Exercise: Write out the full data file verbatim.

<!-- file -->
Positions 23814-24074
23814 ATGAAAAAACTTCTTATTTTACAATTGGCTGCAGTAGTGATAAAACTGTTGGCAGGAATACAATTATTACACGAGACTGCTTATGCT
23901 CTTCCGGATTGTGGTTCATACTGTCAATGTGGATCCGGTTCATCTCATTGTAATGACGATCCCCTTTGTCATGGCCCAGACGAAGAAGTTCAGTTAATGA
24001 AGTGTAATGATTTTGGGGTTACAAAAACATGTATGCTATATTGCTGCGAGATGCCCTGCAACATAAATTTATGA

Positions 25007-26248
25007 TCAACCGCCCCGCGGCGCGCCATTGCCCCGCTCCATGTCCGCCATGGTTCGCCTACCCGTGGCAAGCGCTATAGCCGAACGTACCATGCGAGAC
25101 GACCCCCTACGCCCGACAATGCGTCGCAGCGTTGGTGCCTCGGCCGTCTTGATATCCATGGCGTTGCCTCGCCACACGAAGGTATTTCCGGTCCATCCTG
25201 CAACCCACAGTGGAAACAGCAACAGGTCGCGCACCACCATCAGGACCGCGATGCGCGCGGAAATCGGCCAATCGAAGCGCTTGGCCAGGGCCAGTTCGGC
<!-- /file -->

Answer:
Positions 23814-24074
23814 ATGAAAAAACTTCTTATTTTACAATTGGCTGCAGTAGTGATAAAACTGTTGGCAGGAATACAATTATTACACGAGACTGCTTATGCT
23901 CTTCCGGATTGTGGTTCATACTGTCAATGTGGATCCGGTTCATCTCATTGTAATGACGATCCCCTTTGTCATGGCCCAGACGAAGAAGTTCAGTTAATGA
24001 AGTGTAATGATTTTGGGGTTACAAAAACATGTATGCTATATTGCTGCGAGATGCCCTGCAACATAAATTTATGA

Positions 25007-26248
25007 TCAACCGCCCCGCGGCGCGCCATTGCCCCGCTCCATGTCCGCCATGGTTCGCCTACCCGTGGCAAGCGCTATAGCCGAACGTACCATGCGAGAC
25101 GACCCCCTACGCCCGACAATGCGTCGCAGCGTTGGTGCCTCGGCCGTCTTGATATCCATGGCGTTGCCTCGCCACACGAAGGTATTTCCGGTCCATCCTG
25201 CAACCCACAGTGGAAACAGCAACAGGTCGCGCACCACCATCAGGACCGCGATGCGCGCGGAAATCGGCCAATCGAAGCGCTTGGCCAGGGCCAGTTCGGC